Pulitzer Prize-Winning N. Scott Momaday Talks About His New Collection Of Poetry
LULU GARCIA-NAVARRO, HOST:
N. Scott Momaday led the renaissance of Native American writing when he was awarded the Pulitzer Prize for Fiction in 1969. That was for his novel "House Made Of Dawn." But much of his work and acclaim has since come from his poetry. His new collection of poems is called "The Death Of Sitting Bear." And Scott Momaday joins us now from Santa Fe. Welcome to the program.
N SCOTT MOMADAY: Thank you. Good to be here.
GARCIA-NAVARRO: In a recent documentary about your life and work you said, quote, "there is no such thing as poetry in Indian traditions." Explain that. And also, why has your writing now gravitated towards poetry?
MOMADAY: Oh, I was trained in poetry. I was interested in writing poetry from an early age. And then I won a creative writing fellowship to Stanford in poetry. And I studied poetry for four years there. And I was anchored in, you know, traditional English poetic forms. But the oral tradition of the Indian - there is no such thing as poetry if you define poetry as a statement concerning the human condition composed in verse. There is no measure in the oral tradition. It's a storytelling tradition. So you have songs and prayers and spells and stories. But you don't have verse.
GARCIA-NAVARRO: And you wrote these poems over 50 years. Is that right?
MOMADAY: That's right. Yes. I've been at it a long time.
GARCIA-NAVARRO: Have you seen, when you looked back at some of your early works, an evolution in your voice and what you wanted to say?
MOMADAY: Yeah. I think that the oral tradition prevailed at first. I was writing out of my experience of hearing stories. And then I had the formal education in poetry at Stanford. So I began to incorporate traditional forms of English poetry into my work. And so now I have the combination of both things, which suits me quite well.
GARCIA-NAVARRO: I'm going to read "The First Day." It goes like this. (Reading) The fading moon and the vanguard of the sun alchemy, the immensity of mountains rising black from the underworld - I behold creation. In this mindless moment, I am intensely alive. There is, again, the birth of my soul. I am who never was. It is the first day.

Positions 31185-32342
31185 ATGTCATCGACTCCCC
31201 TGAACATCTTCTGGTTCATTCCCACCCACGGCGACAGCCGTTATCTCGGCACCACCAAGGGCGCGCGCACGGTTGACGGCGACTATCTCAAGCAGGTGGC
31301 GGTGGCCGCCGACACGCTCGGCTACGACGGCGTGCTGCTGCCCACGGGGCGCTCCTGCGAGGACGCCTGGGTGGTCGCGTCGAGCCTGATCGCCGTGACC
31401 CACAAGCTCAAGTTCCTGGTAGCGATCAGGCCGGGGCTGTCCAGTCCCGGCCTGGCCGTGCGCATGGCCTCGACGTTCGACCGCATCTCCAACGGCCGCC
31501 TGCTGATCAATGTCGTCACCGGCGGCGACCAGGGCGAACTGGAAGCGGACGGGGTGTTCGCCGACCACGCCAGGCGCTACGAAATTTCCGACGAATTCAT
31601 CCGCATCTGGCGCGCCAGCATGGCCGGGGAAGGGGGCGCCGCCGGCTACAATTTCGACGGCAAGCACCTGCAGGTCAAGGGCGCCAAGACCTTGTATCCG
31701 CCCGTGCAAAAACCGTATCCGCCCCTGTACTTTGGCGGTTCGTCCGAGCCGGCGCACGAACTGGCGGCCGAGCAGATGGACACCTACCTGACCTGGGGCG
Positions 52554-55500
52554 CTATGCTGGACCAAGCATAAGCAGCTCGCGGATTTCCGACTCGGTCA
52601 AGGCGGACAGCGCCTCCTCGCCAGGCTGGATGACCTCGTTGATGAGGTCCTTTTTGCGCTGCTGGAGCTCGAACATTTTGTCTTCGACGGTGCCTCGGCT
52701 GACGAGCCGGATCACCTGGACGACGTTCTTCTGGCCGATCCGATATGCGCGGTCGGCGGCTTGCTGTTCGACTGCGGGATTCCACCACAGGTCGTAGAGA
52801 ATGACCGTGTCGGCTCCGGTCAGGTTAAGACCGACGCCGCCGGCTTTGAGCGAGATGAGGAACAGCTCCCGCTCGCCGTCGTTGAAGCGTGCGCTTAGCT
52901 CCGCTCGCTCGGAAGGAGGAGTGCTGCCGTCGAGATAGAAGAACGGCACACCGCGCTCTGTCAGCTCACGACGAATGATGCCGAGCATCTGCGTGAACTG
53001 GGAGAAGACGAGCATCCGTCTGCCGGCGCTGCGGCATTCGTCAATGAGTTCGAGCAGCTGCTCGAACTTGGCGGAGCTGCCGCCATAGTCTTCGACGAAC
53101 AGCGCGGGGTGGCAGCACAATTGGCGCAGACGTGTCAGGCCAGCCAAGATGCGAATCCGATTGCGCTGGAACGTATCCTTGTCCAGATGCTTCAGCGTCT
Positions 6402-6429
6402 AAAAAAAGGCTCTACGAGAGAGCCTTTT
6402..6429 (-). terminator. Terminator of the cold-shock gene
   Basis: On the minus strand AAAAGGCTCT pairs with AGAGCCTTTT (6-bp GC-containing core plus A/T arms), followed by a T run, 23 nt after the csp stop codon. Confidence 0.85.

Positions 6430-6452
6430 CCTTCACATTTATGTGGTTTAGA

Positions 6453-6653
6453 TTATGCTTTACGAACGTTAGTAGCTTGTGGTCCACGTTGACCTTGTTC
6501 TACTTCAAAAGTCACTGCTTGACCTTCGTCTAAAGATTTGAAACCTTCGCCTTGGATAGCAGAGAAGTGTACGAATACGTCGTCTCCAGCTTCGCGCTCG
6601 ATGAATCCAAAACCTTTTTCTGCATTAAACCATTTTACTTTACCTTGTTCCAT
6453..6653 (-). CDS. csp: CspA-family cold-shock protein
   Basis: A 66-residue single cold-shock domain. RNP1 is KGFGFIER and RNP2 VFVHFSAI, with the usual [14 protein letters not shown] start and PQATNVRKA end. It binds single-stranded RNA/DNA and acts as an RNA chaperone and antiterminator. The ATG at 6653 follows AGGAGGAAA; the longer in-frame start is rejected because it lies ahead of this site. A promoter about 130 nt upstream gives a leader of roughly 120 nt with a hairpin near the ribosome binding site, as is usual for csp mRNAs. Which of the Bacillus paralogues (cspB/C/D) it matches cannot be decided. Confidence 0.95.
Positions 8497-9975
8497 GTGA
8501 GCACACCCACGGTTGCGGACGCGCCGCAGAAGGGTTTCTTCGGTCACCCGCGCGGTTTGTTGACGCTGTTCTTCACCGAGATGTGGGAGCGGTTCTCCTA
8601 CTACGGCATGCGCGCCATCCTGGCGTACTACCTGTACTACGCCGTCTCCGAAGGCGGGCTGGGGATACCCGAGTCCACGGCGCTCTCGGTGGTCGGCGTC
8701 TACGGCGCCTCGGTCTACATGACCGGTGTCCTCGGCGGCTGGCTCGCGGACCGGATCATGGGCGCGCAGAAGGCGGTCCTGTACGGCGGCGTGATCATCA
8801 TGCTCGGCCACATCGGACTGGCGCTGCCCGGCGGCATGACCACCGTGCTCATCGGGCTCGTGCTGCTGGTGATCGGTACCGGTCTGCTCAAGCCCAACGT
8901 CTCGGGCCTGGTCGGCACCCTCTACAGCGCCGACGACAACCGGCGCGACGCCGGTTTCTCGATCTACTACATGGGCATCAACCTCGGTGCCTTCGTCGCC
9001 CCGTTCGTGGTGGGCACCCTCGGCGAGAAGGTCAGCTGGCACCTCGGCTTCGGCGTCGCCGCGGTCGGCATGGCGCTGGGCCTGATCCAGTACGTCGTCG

MOMADAY: Thank you for that (laughter).
GARCIA-NAVARRO: My pleasure. I like to read poetry.
MOMADAY: Well done.
GARCIA-NAVARRO: Can you tell me a little bit about that poem? Because there's so many evocative poems here about the land and its resonance and this idea of creation.
MOMADAY: The American land is my mainstay when I'm writing. I do a lot of descriptive writing. And I do a lot of descriptive writing of the land itself and the features in the land. That appeals to me very much. And that makes for a wonderful canvas on which to place things that are meaningful to me. But that poem - yes, it's about - I imagine the first day. You know, origin - stories of origin are very important in Native American tradition, as they are in other traditions. And so it seemed a good thing to write about the first day, I imagine - the first day and myself witnessing the sun rising on the first day.
GARCIA-NAVARRO: Is there a new urgency, do you think, in those bonds between Native peoples and the land in these modern times in the midst of climate change and all these other stresses?
MOMADAY: Yes. I think there's a great urgency. I think the Native American who has an experience of 30,000 years in the North American landscape has developed a kind of conservative notion of the land. I think of that experience as enabling him to become what I call a multiple-use conservationist. He wants to save the land. He understands that the land is possessed of spirit, and it's sacred. And so when he sees the land being torn up and desecrating, it is a sad thing. And so he expresses that sometimes in his stories. And I have followed suit.
GARCIA-NAVARRO: Is there something that you'd like to read us?
MOMADAY: I did pick out a poem that is fairly recent and one that I - that appeals to me. It's called "The Snow Mare." (Reading) In my dream, a blue mare loping, pewter on a porcelain plain, away. There are bursts of soft commotion where her hooves drive in the drifts. And as dusk ebbs on the plane of night, she shears the web of winter. And on the far blind side, she is no more. I behold nothing wherein the mare dissolves in memory beyond the burden of being.
GARCIA-NAVARRO: That's beautiful. Why did you want to read that?
MOMADAY: It's a point that means a lot to me. It really is a commemoration of my former wife, who died of ovarian cancer. So this is a memorial poem.
GARCIA-NAVARRO: You got your Pulitzer in 1969. And, you know, in many ways, you're viewed as as one of the most celebrated Native American authors, poets. What do you see now in terms of a new generation coming up from First Nations peoples? Because there are many.
MOMADAY: There are more and more all the time. And that's a very encouraging sign. I know young people who are writing and publishing now. And they have overcome a great barrier. You know, the language barrier has been really significant. But now we are seeing young people writing and publishing. I just met a young lady who is going to read with me in a few days at a bookstore here in Santa Fe. Her name is Layli Long Soldier. She is Lakota. She writes brilliantly. She's a brilliant poet. And she's won some important awards. So we have people like that coming up. And I'm very pleased about that.
GARCIA-NAVARRO: That's N. Scott Momaday. His new book of poetry is called the "The Death Of Sitting Bear." Thank you very much.
MOMADAY: Thank you.
(SOUNDBITE OF MUSIC)
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